In the recent weeks, two opposite tendencies have been observed in the field of cryptocurrency taxation. On one hand, the tax authority of Singapore proposed to exempt Bitcoin and other cryptocurrency transactions from goods and services tax (GST). If the proposal is accepted, it will enter into force on the 1st of January 2020. At present, the supply of digital payment tokens is subject to GST. Virtual currencies covered by the new proposal include, but are not limited to, Bitcoin (BTC), Dash (DASH), Ether (ETH), Litecoin (LTC), Monero (XMR), XRP, and Zcash (ZEC). It should be noted that stable coins will not be covered by the proposal. Instead, they may be defined as financial services. The proposal initiated by the Singaporean tax authority corresponds to the approaches of Portugal, Australia, and Germany towards the taxation of cryptocurrencies.
While Singapore works on exempting cryptocurrencies from taxation, the United States contemplates on how to collect more tax from cryptocurrency transactions. Although such transactions are taxable in the United States, only 53% of Americans plan to report their cryptocurrency losses or gains. To address this, the Internal Revenue Service (IRS) proposed a number of measures to identify crypto tax fraud. The measures may include, for example, (i) checks of social media posts, (ii) interrogating friends and relatives of people suspected in tax fraud, and (iii) conducting electronic surveillance with the aim to find out whether suspects use cryptocurrencies. The IRS may also legally require software companies, such as Microsoft, Apple, and Google, to provide the IRS with information about the application download history of a suspected individual. Once the IRS gets this information, it will examine whether each of the applications downloaded by the individual concerned enables him/her to operate with cryptocurrencies.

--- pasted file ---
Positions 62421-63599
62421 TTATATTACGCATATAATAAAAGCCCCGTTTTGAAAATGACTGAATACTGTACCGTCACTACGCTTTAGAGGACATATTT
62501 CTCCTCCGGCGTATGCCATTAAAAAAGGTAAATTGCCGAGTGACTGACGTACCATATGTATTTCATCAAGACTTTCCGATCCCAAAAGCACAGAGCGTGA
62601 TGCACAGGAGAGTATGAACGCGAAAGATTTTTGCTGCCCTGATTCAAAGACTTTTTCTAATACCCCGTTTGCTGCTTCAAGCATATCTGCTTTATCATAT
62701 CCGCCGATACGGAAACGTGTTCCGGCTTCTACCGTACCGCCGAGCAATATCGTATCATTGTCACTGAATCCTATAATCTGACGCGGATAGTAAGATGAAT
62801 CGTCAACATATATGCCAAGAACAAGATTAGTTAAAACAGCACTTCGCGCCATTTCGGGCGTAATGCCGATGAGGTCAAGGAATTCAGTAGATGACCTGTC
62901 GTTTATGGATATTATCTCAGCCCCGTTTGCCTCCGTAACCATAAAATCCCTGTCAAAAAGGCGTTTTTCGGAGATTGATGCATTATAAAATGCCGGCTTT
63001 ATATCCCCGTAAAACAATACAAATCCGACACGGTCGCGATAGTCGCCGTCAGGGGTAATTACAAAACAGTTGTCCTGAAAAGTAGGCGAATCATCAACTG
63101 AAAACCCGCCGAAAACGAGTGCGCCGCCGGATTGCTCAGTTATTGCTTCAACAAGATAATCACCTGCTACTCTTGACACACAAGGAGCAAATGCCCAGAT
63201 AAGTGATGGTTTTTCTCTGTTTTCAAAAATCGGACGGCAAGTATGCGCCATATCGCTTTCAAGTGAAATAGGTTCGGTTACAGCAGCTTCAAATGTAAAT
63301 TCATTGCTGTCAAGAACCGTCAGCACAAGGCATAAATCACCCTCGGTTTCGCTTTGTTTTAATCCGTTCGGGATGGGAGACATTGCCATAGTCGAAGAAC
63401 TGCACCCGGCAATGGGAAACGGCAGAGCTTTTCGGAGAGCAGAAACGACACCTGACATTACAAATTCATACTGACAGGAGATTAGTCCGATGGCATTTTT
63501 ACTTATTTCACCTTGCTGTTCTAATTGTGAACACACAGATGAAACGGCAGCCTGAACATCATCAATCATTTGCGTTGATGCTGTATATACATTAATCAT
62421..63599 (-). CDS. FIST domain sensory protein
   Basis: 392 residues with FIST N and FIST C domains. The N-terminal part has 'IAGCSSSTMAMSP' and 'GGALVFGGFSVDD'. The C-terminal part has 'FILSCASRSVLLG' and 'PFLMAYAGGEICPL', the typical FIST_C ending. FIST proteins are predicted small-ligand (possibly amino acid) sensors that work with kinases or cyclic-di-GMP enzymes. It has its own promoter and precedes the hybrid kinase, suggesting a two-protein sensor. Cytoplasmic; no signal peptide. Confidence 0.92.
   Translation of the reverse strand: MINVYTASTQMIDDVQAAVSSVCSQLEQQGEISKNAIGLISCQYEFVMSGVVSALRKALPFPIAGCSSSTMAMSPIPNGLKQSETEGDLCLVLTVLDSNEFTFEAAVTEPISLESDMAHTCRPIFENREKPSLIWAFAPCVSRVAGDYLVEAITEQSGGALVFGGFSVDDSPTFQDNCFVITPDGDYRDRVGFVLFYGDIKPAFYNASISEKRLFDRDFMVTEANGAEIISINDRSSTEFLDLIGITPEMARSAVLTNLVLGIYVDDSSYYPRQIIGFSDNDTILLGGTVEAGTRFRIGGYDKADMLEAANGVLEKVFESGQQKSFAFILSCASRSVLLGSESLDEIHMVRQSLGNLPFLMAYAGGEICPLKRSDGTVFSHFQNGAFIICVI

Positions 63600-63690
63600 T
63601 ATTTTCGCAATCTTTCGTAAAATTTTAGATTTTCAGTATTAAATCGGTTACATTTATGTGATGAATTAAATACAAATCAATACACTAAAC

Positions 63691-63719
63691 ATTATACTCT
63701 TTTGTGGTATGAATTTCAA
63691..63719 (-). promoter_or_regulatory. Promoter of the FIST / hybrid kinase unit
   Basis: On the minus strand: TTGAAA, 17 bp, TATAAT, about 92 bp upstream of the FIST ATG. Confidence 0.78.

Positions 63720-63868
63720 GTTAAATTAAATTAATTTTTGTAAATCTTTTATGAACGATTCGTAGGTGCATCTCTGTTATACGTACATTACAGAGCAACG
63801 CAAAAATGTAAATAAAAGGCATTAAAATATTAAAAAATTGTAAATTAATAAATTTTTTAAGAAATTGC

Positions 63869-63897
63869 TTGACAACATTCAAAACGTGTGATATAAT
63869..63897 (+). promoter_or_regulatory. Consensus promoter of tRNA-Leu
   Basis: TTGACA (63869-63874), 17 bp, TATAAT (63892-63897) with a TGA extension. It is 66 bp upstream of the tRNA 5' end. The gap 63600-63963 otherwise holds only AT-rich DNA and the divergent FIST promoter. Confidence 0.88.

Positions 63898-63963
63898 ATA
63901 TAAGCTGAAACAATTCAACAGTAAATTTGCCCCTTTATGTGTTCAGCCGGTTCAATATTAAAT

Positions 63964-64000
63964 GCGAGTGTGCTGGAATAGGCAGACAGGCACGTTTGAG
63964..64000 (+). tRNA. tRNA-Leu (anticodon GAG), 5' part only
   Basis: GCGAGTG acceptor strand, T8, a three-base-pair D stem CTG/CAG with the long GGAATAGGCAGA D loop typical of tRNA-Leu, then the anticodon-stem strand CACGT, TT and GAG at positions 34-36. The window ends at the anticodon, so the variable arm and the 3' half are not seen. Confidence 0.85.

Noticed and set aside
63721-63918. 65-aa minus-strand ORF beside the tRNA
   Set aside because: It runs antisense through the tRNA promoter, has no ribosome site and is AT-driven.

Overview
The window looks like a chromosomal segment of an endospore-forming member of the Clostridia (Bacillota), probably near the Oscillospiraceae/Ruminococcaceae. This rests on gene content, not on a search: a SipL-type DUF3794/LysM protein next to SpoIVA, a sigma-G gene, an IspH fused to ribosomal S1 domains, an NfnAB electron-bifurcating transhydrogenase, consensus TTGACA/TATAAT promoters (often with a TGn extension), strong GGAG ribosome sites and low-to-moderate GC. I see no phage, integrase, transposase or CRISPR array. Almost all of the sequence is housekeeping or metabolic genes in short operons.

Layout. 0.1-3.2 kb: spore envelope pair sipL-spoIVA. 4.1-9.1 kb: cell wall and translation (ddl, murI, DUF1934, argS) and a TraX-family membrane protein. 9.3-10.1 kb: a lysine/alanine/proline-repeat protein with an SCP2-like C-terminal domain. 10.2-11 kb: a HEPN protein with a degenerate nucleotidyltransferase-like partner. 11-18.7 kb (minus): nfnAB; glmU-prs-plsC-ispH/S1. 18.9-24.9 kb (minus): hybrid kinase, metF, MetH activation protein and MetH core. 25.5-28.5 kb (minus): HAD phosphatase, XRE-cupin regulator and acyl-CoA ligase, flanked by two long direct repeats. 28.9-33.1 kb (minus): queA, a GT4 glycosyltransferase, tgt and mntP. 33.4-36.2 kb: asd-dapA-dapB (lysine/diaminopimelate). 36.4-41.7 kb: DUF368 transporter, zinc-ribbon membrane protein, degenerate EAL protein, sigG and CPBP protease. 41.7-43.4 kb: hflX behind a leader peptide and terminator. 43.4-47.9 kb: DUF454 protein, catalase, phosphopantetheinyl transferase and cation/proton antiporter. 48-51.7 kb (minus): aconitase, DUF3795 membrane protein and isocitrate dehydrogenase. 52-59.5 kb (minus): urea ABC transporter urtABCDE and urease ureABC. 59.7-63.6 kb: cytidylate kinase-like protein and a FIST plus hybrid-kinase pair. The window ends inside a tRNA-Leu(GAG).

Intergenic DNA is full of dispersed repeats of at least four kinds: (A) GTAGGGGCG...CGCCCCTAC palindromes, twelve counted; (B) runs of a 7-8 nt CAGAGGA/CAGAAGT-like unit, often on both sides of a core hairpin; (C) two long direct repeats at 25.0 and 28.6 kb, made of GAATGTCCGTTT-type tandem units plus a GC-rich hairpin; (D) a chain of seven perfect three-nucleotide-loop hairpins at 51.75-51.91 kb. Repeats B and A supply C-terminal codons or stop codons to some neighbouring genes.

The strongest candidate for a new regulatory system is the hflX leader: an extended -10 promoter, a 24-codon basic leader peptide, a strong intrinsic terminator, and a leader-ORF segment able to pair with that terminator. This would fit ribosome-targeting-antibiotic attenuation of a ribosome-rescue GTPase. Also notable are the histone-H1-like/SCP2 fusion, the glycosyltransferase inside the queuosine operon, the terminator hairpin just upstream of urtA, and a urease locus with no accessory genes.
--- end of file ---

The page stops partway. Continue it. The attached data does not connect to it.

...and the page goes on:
Due to the heavy taxation of cryptocurrencies in the United States, many blockchain companies choose to establish their headquarters in tax friendly jurisdictions, such as Bulgaria, Switzerland, Singapore, and Gibraltar. For example, blockchain companies operating in Bulgaria are subject to a flat corporate tax rate of just 10%. The Bulgarian personal income tax is also fixed at 10%. Thus, not only the blockchain companies but also their managers and employees may benefit from the Bulgarian low-tax regime.
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